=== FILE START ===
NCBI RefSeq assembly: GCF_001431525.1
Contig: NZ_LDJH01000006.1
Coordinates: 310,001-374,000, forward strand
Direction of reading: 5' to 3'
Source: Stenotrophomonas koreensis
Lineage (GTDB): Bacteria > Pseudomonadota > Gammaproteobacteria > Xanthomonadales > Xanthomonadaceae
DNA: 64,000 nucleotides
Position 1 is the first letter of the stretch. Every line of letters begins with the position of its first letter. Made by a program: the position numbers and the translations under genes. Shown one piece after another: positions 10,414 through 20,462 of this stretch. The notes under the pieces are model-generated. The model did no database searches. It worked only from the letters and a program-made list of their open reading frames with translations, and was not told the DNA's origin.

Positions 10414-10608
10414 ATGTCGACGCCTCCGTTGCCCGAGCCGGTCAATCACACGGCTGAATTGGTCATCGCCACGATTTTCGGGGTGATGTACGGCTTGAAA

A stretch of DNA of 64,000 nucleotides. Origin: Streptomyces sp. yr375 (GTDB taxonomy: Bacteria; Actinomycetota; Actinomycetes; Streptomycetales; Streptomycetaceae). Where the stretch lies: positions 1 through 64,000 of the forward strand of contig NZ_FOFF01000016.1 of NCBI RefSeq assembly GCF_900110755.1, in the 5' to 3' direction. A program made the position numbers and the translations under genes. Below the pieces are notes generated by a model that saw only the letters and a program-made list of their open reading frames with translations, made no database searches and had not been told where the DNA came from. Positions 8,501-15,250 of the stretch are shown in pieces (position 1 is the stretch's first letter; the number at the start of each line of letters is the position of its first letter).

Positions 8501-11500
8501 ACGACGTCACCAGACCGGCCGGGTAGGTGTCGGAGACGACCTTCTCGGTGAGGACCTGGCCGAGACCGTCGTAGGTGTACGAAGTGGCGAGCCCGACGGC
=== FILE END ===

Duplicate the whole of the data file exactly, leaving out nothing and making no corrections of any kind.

NCBI RefSeq assembly: GCF_001431525.1
Contig: NZ_LDJH01000006.1
Coordinates: 310,001-374,000, forward strand
Direction of reading: 5' to 3'
Source: Stenotrophomonas koreensis
Lineage (GTDB): Bacteria > Pseudomonadota > Gammaproteobacteria > Xanthomonadales > Xanthomonadaceae
DNA: 64,000 nucleotides
Position 1 is the first letter of the stretch. Every line of letters begins with the position of its first letter. Made by a program: the position numbers and the translations under genes. Shown one piece after another: positions 10,414 through 20,462 of this stretch. The notes under the pieces are model-generated. The model did no database searches. It worked only from the letters and a program-made list of their open reading frames with translations, and was not told the DNA's origin.

Positions 10414-10608
10414 ATGTCGACGCCTCCGTTGCCCGAGCCGGTCAATCACACGGCTGAATTGGTCATCGCCACGATTTTCGGGGTGATGTACGGCTTGAAA

A stretch of DNA of 64,000 nucleotides. Origin: Streptomyces sp. yr375 (GTDB taxonomy: Bacteria; Actinomycetota; Actinomycetes; Streptomycetales; Streptomycetaceae). Where the stretch lies: positions 1 through 64,000 of the forward strand of contig NZ_FOFF01000016.1 of NCBI RefSeq assembly GCF_900110755.1, in the 5' to 3' direction. A program made the position numbers and the translations under genes. Below the pieces are notes generated by a model that saw only the letters and a program-made list of their open reading frames with translations, made no database searches and had not been told where the DNA came from. Positions 8,501-15,250 of the stretch are shown in pieces (position 1 is the stretch's first letter; the number at the start of each line of letters is the position of its first letter).

Positions 8501-11500
8501 ACGACGTCACCAGACCGGCCGGGTAGGTGTCGGAGACGACCTTCTCGGTGAGGACCTGGCCGAGACCGTCGTAGGTGTACGAAGTGGCGAGCCCGACGGC